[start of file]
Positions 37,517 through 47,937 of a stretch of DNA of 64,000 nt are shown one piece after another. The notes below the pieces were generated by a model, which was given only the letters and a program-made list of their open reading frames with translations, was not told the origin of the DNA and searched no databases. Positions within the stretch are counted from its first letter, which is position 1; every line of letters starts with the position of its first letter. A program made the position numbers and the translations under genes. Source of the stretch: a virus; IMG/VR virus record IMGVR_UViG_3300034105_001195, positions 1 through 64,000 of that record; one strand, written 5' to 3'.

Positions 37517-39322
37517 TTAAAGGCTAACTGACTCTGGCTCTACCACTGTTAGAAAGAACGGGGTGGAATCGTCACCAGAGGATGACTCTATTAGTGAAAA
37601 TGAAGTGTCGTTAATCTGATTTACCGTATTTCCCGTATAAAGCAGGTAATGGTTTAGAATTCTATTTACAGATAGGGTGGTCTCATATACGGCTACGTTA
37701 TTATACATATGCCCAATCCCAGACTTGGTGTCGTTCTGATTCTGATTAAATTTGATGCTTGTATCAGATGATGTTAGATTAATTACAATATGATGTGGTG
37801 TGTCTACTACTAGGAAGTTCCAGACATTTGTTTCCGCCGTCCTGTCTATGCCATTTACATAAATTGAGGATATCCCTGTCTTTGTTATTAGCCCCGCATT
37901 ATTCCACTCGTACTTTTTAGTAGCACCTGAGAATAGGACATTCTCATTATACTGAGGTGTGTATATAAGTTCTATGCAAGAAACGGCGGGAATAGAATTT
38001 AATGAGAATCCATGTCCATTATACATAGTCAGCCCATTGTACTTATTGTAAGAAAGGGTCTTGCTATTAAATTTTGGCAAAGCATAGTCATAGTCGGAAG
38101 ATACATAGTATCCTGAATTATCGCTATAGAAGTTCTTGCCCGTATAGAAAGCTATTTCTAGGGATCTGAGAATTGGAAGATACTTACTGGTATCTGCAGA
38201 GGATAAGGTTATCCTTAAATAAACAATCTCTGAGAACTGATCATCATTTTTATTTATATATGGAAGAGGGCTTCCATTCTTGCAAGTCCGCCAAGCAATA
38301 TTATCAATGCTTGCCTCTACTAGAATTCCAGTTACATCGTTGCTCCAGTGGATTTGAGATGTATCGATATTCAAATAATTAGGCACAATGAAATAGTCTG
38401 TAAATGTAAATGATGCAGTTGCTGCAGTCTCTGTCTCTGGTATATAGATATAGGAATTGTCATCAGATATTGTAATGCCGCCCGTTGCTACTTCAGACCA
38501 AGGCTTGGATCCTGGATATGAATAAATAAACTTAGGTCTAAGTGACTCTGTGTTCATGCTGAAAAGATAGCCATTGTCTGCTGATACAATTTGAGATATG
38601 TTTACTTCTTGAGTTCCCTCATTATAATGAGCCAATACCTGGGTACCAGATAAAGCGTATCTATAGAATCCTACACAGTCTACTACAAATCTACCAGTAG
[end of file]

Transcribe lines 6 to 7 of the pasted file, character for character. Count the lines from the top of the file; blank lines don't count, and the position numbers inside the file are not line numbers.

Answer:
37801 TGTCTACTACTAGGAAGTTCCAGACATTTGTTTCCGCCGTCCTGTCTATGCCATTTACATAAATTGAGGATATCCCTGTCTTTGTTATTAGCCCCGCATT
37901 ATTCCACTCGTACTTTTTAGTAGCACCTGAGAATAGGACATTCTCATTATACTGAGGTGTGTATATAAGTTCTATGCAAGAAACGGCGGGAATAGAATTT